According to Peeters, I don’t think I have ever seen an integration where everything is assembled into one system such as one global SAP environment, for example."
Following an M&A transaction, acquired companies typically continue to utilize their own automation systems.
This is frequently the result of deliberations about the expenses of acquiring technological solutions and the effects of downtime during the installation process on business operations.
According to Peeters, "If you acquire a business with 15 ERP systems and then you try to rationalise them into one, that could have huge costs implications in terms of time, resources and man-power."
Instead, businesses have attempted to achieve limited integration through add-on solutions for ERP systems or procedures.
Because of this, parent companies have been able to some degree standardize their platforms.
Companies frequently highlight organizational and cultural fit when trying to complete M&A deals. The failure of mergers, however, can occasionally be attributed to a collision of cultures when rival and acrimonious groups emerge inside organizations.
According to Peeters, tax directors must convey a strategic goal to new hires while allaying any concerns they may have about the new organization.
According to Peeters, "If people feel threatened or think that things are going to change then they might be inclined to leave, which increases [business] risks."
Companies should think about implementing a tier system for cultural inclusion. Gaining the trust of the workforce would be necessary before progressively implementing organizational changes, harmonizing tax risk management systems, and standardizing rules.
Both a top-down management strategy and a bottom-up, employee-driven process are needed to integrate teams. This entails convincing the workforce of the need for change while gaining their support.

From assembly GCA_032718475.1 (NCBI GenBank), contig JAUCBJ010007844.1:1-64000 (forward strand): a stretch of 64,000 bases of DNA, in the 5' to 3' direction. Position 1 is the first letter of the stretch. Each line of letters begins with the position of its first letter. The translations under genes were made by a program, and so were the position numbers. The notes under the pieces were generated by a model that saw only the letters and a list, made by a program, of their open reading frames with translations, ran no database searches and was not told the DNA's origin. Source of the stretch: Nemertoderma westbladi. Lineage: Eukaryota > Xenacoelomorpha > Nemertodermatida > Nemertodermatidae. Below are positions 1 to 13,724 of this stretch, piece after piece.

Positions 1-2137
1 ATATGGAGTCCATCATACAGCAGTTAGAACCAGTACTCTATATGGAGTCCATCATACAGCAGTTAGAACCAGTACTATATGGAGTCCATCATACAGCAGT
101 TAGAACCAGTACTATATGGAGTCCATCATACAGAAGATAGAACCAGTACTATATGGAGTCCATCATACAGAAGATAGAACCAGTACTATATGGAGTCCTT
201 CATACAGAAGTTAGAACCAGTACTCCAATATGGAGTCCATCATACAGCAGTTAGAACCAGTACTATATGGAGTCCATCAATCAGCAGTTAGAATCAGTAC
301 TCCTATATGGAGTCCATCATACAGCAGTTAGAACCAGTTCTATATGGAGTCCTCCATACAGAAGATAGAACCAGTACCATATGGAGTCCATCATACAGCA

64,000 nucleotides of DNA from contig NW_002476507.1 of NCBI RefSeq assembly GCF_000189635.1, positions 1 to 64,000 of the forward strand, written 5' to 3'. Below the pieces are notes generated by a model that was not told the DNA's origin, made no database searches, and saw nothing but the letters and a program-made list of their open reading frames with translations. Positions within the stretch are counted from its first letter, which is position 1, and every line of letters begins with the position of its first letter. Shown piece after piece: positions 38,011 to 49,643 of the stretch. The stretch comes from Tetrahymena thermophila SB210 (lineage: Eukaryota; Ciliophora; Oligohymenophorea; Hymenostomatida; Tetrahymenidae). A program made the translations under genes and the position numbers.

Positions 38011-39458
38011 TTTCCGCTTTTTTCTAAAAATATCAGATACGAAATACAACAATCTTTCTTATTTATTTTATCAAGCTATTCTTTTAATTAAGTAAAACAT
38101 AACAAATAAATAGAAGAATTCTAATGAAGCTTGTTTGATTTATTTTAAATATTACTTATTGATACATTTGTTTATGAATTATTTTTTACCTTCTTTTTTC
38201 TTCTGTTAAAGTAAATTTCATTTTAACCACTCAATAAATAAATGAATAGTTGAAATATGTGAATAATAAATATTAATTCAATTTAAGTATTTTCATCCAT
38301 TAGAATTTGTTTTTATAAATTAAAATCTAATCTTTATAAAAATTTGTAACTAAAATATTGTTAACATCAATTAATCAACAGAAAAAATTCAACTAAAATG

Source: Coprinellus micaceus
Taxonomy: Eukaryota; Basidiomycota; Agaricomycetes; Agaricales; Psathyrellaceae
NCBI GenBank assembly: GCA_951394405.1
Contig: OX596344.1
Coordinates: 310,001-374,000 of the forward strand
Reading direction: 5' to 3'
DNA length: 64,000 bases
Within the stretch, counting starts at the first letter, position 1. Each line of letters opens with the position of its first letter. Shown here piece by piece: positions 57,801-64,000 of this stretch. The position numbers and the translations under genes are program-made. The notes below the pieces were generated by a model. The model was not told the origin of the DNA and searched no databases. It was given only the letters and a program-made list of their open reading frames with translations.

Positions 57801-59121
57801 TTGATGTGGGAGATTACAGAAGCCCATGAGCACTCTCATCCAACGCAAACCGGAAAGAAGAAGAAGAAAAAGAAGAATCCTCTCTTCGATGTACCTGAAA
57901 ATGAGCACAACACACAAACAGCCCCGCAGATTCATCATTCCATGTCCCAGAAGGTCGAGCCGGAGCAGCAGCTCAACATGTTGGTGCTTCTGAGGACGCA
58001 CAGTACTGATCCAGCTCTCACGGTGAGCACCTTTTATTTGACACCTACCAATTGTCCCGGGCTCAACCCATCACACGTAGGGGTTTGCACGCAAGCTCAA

Finding someone to oversee and organize the full integration process is a further crucial component.
To enhance the integration of certain tax tasks in the business, such as indirect tax and transfer pricing, this entails delegating responsibilities to designated managers.
To encourage open lines of communication between tax teams and the company's leadership, senior management must also be included in the decision-making process.
"If everybody starts following their own course then things can get messy after a while," according to Peeters.
When competent managers have well-thought-out company integration strategies, time might be on their side. However, because it highlights organizational flaws in freshly combined organizations, it might spell disaster for businesses with disorganized teams.
A sound corporate unification plan must focus on ensuring that company standards and procedures are consistent throughout the organization.
Making sure that businesses use comparable strategies for managing tax risk is another important consideration.
According to Cooke, businesses frequently have different goals, objectives, levels of risk tolerance, and management procedures.
According to Cooke, "Aligning these aspects across two organisations can be difficult as each will have built up their own approaches over time."
Companies that use cutting-edge automation solutions frequently provide less tax concerns and provide greater prospects for creating solid control frameworks.
This is crucial to ensure that tax information is correct and sent to tax authorities in the proper manner.
The organization's entire tax risk profile might rise as a result of poor data security, which would also take money and people away from higher-value jobs.
For most organizations, integrating enterprises successfully may be a minefield. But tax directors may find it particularly difficult since they frequently have to balance a variety of conflicting priorities while also running the danger of severe fines for non-compliance.
Although it takes time to align systems and cultures, the process may be sped up with cooperation, the right kind of monitoring, effective management, and communication.
By fLEXI tEAM